BY RYAN MILOWICKI
You might not guess from my penchant for terrible comedies, but I do rather enjoy movies that make me think. There’s something unique to the medium of film which allows a story to veil important details while setting the table for climactic and game-changing revelations. Too many films use this concept to slink into “Gotcha” territory, but every now and then you’ll see a film that carefully builds its world and subtly drops its hints along the way, justifying the buildup and leaving the audience thinking long after the credits roll. Despite their obvious flaws, movies like Now You See Me and Danny Boyle’s Trance were extremely entertaining to me for that very ability to keep me on my toes while still enjoying the ride.
“This is a game of focus,” Will Smith’s character Nicky says early on in the aptly-named Focus. Since he’s describing the intricate choreography of expert pickpocketing, I took him at his word and settled in for what I imagined to be a predictable yet fun 100 minutes of banter between Smith and Margot Robbie. But by the film’s second act, I began to realize that the con was ever so seductively being played on myself and the rest of the audience too. Focus goes above and beyond what it needed to be, giving us a surprisingly intricate mindbender while still soaring with the charm that’s been lacking in so many of Will Smith’s recent films. The end product is a stylish and pulpy jaunt that glides through seamlessly with a winning combination of never taking itself too seriously and firm confidence in front of and behind the camera.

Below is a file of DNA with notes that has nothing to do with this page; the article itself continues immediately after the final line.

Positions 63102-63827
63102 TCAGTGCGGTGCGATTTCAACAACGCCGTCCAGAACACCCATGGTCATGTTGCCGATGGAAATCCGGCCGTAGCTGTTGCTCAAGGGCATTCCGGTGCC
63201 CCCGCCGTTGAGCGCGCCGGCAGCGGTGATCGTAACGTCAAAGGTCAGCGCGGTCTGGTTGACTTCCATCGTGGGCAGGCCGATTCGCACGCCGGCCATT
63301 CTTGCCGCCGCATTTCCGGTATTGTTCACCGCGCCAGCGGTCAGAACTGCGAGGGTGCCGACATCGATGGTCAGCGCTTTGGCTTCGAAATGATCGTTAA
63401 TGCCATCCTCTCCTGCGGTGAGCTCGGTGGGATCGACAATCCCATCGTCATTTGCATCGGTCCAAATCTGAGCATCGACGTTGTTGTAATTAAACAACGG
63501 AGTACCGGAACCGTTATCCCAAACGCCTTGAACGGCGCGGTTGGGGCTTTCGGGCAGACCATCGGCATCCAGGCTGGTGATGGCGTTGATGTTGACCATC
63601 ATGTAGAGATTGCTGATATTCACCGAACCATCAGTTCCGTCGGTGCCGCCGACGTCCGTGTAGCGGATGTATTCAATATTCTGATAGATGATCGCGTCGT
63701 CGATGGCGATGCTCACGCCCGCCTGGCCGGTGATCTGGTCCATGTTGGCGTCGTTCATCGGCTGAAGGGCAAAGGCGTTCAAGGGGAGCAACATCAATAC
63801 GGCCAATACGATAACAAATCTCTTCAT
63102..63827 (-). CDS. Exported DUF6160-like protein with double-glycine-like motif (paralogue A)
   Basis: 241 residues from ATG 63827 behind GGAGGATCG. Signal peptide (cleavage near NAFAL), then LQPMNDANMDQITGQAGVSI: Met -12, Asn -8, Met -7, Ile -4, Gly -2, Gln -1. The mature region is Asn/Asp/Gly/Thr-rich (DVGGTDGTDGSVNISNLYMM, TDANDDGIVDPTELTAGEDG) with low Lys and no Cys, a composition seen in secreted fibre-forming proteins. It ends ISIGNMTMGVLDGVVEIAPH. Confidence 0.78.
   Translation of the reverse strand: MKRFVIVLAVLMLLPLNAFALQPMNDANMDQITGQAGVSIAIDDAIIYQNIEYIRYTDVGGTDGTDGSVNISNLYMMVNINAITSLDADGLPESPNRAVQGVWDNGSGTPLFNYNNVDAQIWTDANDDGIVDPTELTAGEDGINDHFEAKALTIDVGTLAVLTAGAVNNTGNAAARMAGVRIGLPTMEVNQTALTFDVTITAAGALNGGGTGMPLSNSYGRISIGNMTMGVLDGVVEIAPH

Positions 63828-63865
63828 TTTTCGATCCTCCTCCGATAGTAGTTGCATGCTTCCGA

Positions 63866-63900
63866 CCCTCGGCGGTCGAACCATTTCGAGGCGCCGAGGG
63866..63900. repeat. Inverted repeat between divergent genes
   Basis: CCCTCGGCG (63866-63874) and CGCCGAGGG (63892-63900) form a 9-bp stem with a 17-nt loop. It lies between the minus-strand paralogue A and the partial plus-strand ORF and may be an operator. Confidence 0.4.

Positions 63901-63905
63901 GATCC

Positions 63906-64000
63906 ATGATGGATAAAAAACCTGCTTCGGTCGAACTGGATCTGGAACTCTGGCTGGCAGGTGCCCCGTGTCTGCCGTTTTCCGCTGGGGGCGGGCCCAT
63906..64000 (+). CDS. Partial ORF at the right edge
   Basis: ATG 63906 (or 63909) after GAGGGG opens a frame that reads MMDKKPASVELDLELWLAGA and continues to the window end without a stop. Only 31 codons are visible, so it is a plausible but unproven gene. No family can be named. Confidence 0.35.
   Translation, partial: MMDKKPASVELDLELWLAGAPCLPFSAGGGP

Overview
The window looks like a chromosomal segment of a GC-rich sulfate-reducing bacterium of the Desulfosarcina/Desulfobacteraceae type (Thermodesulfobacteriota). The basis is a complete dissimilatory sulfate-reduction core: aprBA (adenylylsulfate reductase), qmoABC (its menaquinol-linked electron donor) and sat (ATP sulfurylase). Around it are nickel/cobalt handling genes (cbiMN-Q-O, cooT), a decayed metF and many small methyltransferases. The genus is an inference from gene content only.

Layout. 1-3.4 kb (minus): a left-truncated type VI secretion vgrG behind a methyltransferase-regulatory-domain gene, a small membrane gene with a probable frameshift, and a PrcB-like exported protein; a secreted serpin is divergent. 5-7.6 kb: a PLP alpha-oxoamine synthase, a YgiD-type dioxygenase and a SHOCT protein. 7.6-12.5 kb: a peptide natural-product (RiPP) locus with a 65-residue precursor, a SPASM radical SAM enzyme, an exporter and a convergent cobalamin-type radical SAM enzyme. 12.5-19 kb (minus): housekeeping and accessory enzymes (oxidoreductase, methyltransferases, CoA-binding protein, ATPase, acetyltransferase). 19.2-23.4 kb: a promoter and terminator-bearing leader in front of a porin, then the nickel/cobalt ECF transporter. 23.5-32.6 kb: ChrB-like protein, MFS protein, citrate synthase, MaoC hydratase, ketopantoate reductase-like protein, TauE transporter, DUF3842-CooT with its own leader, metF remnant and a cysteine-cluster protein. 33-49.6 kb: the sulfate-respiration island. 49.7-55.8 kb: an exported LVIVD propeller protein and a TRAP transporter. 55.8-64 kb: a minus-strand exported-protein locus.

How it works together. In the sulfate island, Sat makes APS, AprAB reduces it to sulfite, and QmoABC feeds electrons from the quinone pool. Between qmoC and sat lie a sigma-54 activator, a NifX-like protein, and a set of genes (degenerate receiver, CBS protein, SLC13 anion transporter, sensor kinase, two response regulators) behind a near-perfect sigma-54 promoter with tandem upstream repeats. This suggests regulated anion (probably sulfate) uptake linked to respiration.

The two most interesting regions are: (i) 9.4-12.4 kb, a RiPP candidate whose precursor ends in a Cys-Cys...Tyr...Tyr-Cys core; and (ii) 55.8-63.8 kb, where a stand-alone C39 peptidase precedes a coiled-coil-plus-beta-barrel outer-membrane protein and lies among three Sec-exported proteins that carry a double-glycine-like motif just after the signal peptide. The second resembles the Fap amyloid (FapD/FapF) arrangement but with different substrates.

As mentioned before, Focus examines the labyrinthine relationship between a veteran con man (Smith) and his deceptively skillful ingenue (Robbie). Split into two acts set three years apart, the film feels like a series of vignettes (in a good way), each of which contain their own payoffs while setting the stage for a cryptic finale. I spent the majority of the first half hour anxiously triple-checking my pockets to make sure my wallet was still there, so suffice it to say that the movie’s depiction of manual theft was tantalizingly effective. As the stakes increase steadily throughout the course of the story, so too does the skill of the protagonists, dragging us further down the rabbit hole and tempting us to forget to think along the way. But viewing Focus with a cautious and vigilant eye will reward you in the end, making so many of the interesting directorial and plot choices along the way make more and more sense. It’s the rare movie that gives you an equally enjoyable experience whether you think it through full bore or if you shut off your brain and let the story develop.
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